Man with dog looking at Perseids Meteor Shower at lake Bled
Getty Images, merc67

4 Meteor Showers You Don't Want to Miss in Fall and Winter 2023

Catch these five major meteor showers in the last half of 2023.

It's always a treat to look up into a dark night sky and catch a glimpse of a shooting star. But why settle for just one? A meteor shower is a fantastic time to see shooting stars—sometimes dozens or more per hour—streaking across the sky.

The coolest part: Astronomers can predict when these astral events will occur, so you can plan for your stargazing to be in an optimal viewing location like a Dark Sky Park, at the right place, right time.

What Is a Meteor Shower?

Shooting stars at the Geminid meteor shower on December 13, 2020

Geminids Meteor Shower | Getty Images, bjdlzx

When a meteoroid—a sort of space rock or speck of space dust—enters the planet's atmosphere and burns, the bright light it creates is seen as a meteor from Earth. They usually burn up entirely, but sometimes one of these rocks will enter the Earth's atmosphere and reach the surface, becoming renamed "meteorites" in the process.

Meteor showers occur in the solar system when comets leave a trail of debris through which the earth rotates. Because our planet revolves on a regular yearly cycle, the Earth often passes through these trails at the same times of the year. Meteor showers are generally named after the area in space where they appear to come from in the sky, such as a constellation or nearby star, according to NASA.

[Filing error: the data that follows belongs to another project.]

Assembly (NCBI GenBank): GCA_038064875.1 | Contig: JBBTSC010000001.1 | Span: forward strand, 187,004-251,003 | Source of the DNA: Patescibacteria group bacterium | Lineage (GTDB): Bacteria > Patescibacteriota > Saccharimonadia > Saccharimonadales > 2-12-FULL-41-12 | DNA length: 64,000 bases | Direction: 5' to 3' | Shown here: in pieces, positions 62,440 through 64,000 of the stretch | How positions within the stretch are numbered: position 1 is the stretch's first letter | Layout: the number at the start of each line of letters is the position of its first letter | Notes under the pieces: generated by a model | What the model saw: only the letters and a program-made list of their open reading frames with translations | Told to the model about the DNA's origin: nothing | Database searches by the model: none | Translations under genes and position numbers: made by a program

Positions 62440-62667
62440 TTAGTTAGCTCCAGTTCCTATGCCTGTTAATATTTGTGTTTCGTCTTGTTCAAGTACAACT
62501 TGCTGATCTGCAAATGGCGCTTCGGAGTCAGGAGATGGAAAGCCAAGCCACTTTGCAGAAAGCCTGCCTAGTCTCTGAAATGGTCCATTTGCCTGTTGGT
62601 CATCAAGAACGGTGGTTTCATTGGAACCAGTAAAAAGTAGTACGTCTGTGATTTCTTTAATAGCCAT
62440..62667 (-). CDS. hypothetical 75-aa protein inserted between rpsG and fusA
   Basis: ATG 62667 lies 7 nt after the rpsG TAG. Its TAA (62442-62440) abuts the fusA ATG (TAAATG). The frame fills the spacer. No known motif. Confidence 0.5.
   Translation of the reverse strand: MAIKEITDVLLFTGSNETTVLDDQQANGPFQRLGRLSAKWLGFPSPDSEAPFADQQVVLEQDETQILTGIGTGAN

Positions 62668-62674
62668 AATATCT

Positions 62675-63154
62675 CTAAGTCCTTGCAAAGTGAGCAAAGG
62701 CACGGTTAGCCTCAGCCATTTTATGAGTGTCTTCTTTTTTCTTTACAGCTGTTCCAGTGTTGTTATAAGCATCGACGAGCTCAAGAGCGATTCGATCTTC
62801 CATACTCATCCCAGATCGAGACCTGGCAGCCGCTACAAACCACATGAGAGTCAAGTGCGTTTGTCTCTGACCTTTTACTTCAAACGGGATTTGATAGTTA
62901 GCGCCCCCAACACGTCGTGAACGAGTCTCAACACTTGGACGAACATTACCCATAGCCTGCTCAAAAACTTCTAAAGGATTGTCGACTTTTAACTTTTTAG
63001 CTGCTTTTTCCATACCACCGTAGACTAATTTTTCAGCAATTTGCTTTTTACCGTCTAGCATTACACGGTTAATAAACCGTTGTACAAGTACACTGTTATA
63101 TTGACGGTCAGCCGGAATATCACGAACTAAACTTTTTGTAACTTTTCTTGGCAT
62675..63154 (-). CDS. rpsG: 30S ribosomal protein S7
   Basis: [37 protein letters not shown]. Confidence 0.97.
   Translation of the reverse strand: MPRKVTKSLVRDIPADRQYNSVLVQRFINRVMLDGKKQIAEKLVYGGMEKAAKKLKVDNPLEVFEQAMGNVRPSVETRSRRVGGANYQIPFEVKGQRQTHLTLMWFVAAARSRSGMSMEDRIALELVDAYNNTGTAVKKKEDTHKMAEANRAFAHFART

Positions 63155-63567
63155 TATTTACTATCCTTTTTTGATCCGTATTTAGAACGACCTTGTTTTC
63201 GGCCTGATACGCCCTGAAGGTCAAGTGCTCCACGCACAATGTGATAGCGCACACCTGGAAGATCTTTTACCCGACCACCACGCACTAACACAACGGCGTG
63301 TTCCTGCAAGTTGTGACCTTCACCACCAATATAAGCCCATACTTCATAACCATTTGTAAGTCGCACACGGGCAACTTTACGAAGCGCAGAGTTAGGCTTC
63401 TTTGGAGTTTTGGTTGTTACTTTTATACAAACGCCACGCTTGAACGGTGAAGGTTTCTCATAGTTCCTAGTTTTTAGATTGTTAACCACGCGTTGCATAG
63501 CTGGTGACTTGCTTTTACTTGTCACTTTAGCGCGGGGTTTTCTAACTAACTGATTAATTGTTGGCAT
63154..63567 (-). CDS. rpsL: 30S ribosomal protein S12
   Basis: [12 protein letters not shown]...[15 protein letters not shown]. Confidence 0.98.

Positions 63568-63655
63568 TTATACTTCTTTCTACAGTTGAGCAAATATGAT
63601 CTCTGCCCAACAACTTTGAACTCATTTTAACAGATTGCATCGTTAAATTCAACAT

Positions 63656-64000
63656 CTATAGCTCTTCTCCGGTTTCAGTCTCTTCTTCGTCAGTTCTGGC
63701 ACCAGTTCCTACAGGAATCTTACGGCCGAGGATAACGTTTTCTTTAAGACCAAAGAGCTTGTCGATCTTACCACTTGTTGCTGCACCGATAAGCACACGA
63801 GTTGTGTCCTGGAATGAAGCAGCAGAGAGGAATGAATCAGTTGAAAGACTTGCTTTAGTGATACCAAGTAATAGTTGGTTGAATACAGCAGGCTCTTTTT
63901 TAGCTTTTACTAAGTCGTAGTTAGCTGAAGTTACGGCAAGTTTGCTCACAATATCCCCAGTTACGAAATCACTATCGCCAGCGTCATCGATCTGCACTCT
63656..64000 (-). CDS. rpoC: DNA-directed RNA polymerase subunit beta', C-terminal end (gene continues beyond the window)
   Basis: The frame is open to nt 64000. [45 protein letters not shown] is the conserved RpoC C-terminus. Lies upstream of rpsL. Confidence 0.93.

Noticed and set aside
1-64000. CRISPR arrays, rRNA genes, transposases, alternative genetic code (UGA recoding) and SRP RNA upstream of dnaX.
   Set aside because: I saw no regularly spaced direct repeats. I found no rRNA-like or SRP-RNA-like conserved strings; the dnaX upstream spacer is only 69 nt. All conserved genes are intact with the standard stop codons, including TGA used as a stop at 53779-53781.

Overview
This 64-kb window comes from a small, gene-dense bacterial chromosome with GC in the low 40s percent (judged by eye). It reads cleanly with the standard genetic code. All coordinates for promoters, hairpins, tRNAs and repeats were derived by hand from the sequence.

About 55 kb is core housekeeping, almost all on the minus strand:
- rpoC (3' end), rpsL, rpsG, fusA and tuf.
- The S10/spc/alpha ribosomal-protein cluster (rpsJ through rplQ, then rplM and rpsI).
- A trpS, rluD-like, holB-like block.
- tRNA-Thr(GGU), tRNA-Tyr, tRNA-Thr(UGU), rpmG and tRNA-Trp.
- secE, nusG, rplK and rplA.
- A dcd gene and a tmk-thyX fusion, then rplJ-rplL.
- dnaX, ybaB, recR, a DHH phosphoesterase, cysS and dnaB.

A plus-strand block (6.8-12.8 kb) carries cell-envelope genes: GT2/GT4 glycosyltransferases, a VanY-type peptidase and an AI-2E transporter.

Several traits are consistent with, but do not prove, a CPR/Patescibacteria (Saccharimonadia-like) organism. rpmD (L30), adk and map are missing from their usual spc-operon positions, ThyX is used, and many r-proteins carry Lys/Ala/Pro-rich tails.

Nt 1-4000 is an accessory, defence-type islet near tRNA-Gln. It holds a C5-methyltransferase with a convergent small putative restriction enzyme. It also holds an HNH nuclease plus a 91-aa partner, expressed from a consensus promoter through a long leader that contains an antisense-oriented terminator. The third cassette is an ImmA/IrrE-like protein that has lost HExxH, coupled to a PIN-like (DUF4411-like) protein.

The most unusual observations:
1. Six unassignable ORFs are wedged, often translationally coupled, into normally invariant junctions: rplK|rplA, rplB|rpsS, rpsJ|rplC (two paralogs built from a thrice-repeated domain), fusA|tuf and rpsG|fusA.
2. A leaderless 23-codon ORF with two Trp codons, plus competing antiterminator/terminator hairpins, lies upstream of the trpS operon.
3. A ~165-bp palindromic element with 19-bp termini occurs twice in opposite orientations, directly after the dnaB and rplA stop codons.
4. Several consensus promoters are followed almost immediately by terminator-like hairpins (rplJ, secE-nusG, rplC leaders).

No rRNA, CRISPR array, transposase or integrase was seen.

Major Meteor Showers in 2023

Perseids meteor shower, appeared during the middle of August every year.

Perseids Meteor Shower | Getty Images, Zhuoxiao Wang

But simply knowing when these showers will happen isn't enough to determine the best night(s) for optimal viewing. Nights with as little moonlight as possible typically provide the best show, so you want to aim for a peak night that's as many days away from the full moon as possible or time your viewing before moonrise.

Apps can also provide full meteor shower calendars, and Star Walk is a great one for detailed information, including the meteor shower peaks to get the best view, what direction in the sky to look, and how the moon may affect viewing.

Below, are the most impressive meteor showers in 2023.

Where to Watch Meteor Showers

Couple camping on lake docks at dusk, standing next to a tent enjoying beautiful starry night sky

Getty Images, vladans

For the chance to see the most meteors, head to the darkest place you can find that's free of the light pollution of city lights and during a dimmer moon phase.

Camping chairs offer a great way to watch, while some prefer to lay down a picnic-style blanket and lie down to gaze up. You can look from your backyard, campsite, or even in a public gathering like a star party to share the experience with others. Be sure to remain aware of your surroundings and any safety hazards in your area, such as wildlife.

To find the darkest skies possible, check out DarkSky (formerly the International Dark-Sky Association) which certifies places around the globe that meet darkness standards for optimal stargazing. The organization designates five different types of such places—sanctuaries, parks, reserves, communities, and urban night sky places—so you're sure to find one near you, many of which host public events during the bigger meteor showers.

The National Park Service hosts stargazing festivals throughout the year, and other organizations do as well, so check out if the state parks, local astronomy clubs, or science centers near you have meteor-shower watch parties planned.

READ MORE: Where, When, and How to See the Northern Lights